This post discusses Florida non-compete agreements and declaratory judgments.
As I have written previously on this blog, I believe declaratory judgments are an underutilized tool, particularly in non-compete cases. In short, when a party seeks a declaratory judgment, they are generally asking the court to declare the rights and obligations of certain parties under a particular contract. As such, a declaratory judgment from the court – or just the filing of a declaratory judgment action – can be extremely useful in the non-compete context. The following is the first installment of a series of posts on specific non-compete scenarios where a declaratory judgment action may be helpful:
John sells medical equipment for ABC Corporation. John is based in Florida, but has a territory that includes the entire Southeast: Florida, Georgia, Alabama, Mississippi, South Carolina, North Carolina, Virginia, Tennessee. John signs a non-compete agreement. Under the terms of that non-compete agreement, the non-compete provision is limited to a certain territory. The terms of the agreement indicate that John cannot compete in a 400 mile radius of any office to which he was assigned while with ABC Corporation. Originally, John was supposed to be assigned to the Jacksonville, Florida office. But for some reason, he never actually worked there. Plans changed and John worked in the Miami office the entire time he was employed by ABC.
John leaves ABC and goes to work for a direct competitor, Rival Medical. Rival sits down, looks at the map and plots of 400 mile radius around Miami. Too bad for ABC. Although that radius knocks out nearly all of Florida and a tiny part of southern Georgia, the rest of the area included in that radius is just the Atlantic Ocean, Gulf of Mexico and Cuba. They draw up plans to assign John the rest of the Southeast: Nearly all of Georgia and all of the remaining states outside of the restricted area.
ABC gets wind of these developments and sends a cease and desist letter to both John and Rival. ABC takes the position that John cannot compete with ABC anywhere he formerly sold medical equipment, or, at the very least, anywhere within a 400 mile radius of any assigned office, which they argue includes both Jacksonville (his initial, assigned office where he never worked) and Miami (his real assigned office). Well, if you look at a map, you can see that this complicates things. A 400 mile radius around Jacksonville knocks out not only all of Florida, but also all of Georgia and South Carolina, most of Alabama and a large swath of North Carolina. This is particularly problematic because Rival desperately wants to enter the Atlanta and Charlotte markets, which are booming. John has the connections in those markets. If his non-compete agreement only keeps him out of Florida, that’s not a huge problem. But if it keeps him out of most of his old territory, that just won’t work. The disputed issue, then, is the geographic scope of the non-compete agreement.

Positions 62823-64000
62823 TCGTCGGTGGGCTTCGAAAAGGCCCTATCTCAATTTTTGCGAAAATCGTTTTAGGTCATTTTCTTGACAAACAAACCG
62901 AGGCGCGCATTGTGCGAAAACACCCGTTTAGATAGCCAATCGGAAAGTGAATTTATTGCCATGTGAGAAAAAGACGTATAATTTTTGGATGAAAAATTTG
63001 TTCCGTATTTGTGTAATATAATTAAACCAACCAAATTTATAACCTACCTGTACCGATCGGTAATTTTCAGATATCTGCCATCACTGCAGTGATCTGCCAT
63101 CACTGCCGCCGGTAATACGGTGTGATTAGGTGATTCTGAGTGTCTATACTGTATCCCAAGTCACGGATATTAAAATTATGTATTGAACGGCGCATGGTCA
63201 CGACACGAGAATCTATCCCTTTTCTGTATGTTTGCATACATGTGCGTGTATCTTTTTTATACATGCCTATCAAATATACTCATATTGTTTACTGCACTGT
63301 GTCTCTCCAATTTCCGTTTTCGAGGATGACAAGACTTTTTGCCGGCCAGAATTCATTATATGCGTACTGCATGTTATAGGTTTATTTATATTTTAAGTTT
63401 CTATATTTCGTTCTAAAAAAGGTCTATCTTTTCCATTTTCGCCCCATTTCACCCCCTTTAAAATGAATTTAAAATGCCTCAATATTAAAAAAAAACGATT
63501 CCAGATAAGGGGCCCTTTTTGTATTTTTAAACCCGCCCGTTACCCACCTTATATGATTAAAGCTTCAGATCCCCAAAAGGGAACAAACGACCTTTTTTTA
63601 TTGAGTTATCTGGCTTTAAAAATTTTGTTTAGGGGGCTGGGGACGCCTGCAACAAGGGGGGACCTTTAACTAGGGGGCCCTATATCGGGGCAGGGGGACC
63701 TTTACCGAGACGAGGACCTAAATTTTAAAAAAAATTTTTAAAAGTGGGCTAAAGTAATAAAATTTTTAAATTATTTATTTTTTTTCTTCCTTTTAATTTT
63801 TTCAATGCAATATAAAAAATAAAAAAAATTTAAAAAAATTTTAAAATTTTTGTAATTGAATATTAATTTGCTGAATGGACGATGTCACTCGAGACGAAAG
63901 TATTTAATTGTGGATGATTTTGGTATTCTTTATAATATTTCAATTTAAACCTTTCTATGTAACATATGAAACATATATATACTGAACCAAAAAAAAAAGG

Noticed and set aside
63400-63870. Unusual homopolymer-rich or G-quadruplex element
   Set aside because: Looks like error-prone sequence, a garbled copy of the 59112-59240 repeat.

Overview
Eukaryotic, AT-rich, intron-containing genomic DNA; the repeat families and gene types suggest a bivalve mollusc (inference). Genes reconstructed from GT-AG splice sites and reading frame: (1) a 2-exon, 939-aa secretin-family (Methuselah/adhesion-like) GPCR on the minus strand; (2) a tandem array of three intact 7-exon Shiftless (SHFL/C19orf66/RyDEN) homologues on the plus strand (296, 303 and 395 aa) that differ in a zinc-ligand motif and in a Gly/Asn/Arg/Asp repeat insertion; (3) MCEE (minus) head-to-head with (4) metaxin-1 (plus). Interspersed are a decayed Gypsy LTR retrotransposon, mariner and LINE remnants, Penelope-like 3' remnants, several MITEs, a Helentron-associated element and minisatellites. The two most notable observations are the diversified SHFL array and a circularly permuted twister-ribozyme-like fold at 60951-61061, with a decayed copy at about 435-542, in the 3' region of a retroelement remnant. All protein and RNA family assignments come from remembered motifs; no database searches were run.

Sometimes, a parties can use declaratory judgment actions to deal with Florida non-compete agreements. Rival can sue ABC Company for a declaratory judgment holding that the non-compete agreement only prevents John from competing in the restricted territory and that that territory is limited to nearly all of Florida and a small part of Georgia. Further, because ABC pushed the issue by sending out that cease and desist letter and putting the matter in dispute, if Rival prevails, they should be able to hold ABC liable for their attorney’s fees.
The takeaway: If there is a dispute over the geographic scope of a non-compete agreement, a declaratory judgment action can help the parties (and particularly the potential non-compete defendant) obtain a certain, clear understanding of contractual obligations.
Jonathan Pollard is a trial lawyer and litigator based in Fort Lauderdale, Florida. He focuses his practice on competition, particularly cases involving non-compete, trade secret and antitrust disputes and represents clients in Florida and throughout the country. He is licensed in all Florida federal and state courts and routinely represents clients in Fort Lauderdale, Miami, West Palm Beach, Boca Raton, Fort Myers, Tampa, Orlando, Jacksonville, and Sarasota. His office can be reached at 954-332-2380954-332-2380.